Astronomers from Bonn and Tautenburg in Thuringia (Germany) used the 100-m radio telescope at Effelsberg to observe several galaxy clusters. At the edges of these large accumulations of dark matter, stellar systems (galaxies), hot gas, and charged particles, they found magnetic fields that are exceptionally ordered over distances of many million light years. This makes them the most extended magnetic fields in the universe known so far.

The results will be published on March 22 in the journal „Astronomy & Astrophysics“.

Galaxy clusters are the largest gravitationally bound structures in the universe. With a typical extent of about 10 million light years, i.e. 100 times the...

Im Focus: Tracing down linear ubiquitination

Researchers at the Goethe University Frankfurt, together with partners from the University of Tübingen in Germany and Queen Mary University as well as Francis Crick Institute from London (UK) have developed a novel technology to decipher the secret ubiquitin code.

Ubiquitin is a small protein that can be linked to other cellular proteins, thereby controlling and modulating their functions. The attachment occurs in many...

Im Focus: Perovskite edges can be tuned for optoelectronic performance

Layered 2D material improves efficiency for solar cells and LEDs

In the eternal search for next generation high-efficiency solar cells and LEDs, scientists at Los Alamos National Laboratory and their partners are creating...

Im Focus: Polymer-coated silicon nanosheets as alternative to graphene: A perfect team for nanoelectronics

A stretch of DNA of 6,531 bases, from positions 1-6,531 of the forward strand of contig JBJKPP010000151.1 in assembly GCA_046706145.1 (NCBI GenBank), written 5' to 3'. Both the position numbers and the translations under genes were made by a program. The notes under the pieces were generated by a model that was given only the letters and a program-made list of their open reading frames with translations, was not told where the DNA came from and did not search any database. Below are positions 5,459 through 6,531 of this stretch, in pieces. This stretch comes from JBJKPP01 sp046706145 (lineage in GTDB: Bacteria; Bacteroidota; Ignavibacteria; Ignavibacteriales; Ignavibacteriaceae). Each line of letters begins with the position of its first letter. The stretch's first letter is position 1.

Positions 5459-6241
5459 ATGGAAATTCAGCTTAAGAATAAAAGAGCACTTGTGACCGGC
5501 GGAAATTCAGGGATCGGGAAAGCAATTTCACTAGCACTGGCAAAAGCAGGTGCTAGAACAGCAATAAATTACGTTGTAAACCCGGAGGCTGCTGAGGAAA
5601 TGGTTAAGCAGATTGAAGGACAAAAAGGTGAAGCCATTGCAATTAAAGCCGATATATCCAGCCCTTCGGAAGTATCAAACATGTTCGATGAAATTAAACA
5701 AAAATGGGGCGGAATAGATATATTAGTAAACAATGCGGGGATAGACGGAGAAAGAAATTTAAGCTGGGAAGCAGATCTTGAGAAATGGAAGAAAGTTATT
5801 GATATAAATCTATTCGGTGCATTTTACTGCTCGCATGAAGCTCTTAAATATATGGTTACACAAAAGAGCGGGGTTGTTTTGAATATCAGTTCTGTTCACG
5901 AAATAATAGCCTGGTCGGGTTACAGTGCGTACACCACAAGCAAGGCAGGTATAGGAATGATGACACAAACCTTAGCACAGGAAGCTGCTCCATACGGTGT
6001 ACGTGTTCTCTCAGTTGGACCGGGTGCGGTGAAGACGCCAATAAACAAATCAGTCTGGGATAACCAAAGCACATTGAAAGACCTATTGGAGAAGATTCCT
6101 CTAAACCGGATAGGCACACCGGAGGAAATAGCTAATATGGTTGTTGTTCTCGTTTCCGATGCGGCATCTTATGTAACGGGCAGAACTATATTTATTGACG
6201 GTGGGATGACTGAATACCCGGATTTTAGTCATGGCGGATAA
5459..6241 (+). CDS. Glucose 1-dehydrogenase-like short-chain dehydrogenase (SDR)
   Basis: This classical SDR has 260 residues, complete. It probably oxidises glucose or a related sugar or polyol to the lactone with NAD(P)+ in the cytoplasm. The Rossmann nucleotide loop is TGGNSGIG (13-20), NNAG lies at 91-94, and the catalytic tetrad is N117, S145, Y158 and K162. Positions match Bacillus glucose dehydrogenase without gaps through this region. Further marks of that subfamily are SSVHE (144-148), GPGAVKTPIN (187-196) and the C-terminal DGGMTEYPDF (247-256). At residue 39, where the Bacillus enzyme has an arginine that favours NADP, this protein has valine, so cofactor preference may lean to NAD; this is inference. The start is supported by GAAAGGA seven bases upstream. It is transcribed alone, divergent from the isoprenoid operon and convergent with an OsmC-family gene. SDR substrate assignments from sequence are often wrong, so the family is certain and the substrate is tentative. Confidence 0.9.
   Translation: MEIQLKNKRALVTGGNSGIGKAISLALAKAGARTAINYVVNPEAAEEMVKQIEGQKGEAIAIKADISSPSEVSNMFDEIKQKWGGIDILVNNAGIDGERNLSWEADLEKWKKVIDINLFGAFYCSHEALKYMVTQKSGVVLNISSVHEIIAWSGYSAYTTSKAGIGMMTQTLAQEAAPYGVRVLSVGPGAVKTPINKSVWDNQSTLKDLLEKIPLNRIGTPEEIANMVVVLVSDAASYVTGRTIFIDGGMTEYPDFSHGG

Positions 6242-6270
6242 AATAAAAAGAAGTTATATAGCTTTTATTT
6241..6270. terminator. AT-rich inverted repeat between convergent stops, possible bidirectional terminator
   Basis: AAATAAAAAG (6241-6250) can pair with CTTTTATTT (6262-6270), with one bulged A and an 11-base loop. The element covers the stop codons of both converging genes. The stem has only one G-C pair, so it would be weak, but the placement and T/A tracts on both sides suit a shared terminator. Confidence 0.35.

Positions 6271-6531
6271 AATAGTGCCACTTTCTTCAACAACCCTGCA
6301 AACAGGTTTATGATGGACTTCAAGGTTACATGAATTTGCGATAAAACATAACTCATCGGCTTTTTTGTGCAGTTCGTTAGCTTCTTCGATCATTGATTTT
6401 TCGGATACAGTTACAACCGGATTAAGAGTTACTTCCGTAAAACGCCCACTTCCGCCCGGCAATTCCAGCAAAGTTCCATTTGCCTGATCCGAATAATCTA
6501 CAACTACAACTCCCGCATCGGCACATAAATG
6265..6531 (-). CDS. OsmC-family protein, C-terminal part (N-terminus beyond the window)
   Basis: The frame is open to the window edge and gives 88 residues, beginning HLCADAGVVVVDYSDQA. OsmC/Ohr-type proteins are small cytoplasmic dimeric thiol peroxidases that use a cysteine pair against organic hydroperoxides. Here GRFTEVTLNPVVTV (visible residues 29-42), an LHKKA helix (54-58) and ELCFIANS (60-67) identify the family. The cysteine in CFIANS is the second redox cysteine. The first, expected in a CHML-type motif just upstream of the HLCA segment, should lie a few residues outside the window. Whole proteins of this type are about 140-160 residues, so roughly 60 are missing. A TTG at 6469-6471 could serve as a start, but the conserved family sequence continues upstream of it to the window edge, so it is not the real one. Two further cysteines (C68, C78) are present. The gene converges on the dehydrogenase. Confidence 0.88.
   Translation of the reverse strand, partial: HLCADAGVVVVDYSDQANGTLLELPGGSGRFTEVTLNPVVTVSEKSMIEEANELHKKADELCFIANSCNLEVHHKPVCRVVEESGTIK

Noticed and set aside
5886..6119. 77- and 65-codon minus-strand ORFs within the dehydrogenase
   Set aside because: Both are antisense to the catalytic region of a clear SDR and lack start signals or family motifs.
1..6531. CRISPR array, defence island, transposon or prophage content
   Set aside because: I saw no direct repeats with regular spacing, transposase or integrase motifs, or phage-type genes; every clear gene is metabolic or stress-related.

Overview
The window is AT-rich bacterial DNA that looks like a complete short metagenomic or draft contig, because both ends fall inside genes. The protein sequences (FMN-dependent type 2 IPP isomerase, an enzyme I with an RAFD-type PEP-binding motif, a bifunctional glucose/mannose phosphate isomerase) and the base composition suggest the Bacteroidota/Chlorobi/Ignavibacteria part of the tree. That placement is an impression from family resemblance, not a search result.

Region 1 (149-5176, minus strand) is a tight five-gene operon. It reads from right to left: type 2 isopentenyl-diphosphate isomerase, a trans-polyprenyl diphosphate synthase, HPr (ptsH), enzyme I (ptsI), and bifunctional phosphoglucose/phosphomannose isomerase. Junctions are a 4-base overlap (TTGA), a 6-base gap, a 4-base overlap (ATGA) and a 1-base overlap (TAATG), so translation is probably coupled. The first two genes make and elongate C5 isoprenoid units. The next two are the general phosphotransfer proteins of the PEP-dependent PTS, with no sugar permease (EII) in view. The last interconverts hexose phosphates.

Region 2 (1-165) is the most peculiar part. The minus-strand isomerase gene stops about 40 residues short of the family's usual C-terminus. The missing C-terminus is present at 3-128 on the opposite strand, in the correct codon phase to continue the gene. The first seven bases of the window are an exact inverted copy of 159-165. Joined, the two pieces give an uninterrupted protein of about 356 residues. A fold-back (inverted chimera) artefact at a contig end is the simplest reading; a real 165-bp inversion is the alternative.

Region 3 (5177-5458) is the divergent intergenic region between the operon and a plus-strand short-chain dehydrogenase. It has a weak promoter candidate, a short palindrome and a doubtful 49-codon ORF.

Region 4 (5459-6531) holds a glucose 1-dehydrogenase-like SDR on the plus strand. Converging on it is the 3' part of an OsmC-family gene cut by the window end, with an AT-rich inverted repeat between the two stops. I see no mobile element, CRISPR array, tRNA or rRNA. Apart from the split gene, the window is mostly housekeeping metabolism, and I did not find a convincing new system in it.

Silicon nanosheets are thin, two-dimensional layers with exceptional optoelectronic properties very similar to those of graphene. Albeit, the nanosheets are less stable. Now researchers at the Technical University of Munich (TUM) have, for the first time ever, produced a composite material combining silicon nanosheets and a polymer that is both UV-resistant and easy to process. This brings the scientists a significant step closer to industrial applications like flexible displays and photosensors.

Silicon nanosheets are thin, two-dimensional layers with exceptional optoelectronic properties very similar to those of graphene. Albeit, the nanosheets are...

Im Focus: Researchers Imitate Molecular Crowding in Cells

Enzymes behave differently in a test tube compared with the molecular scrum of a living cell. Chemists from the University of Basel have now been able to simulate these confined natural conditions in artificial vesicles for the first time. As reported in the academic journal Small, the results are offering better insight into the development of nanoreactors and artificial organelles.

Enzymes behave differently in a test tube compared with the molecular scrum of a living cell. Chemists from the University of Basel have now been able to...

All Focus news of the innovation-report >>>

Anzeige

Anzeige

Event News

International Land Use Symposium ILUS 2017: Call for Abstracts and Registration open

20.03.2017 | Event News

CONNECT 2017: International congress on connective tissue

14.03.2017 | Event News

ICTM Conference: Turbine Construction between Big Data and Additive Manufacturing

07.03.2017 | Event News

 
Latest News

Researchers use light to remotely control curvature of plastics

23.03.2017 | Power and Electrical Engineering

Sea ice extent sinks to record lows at both poles

23.03.2017 | Earth Sciences

Inactivate vaccines faster and more effectively using electron beams

23.03.2017 | Life Sciences

VideoLinks
B2B-VideoLinks
More VideoLinks >>>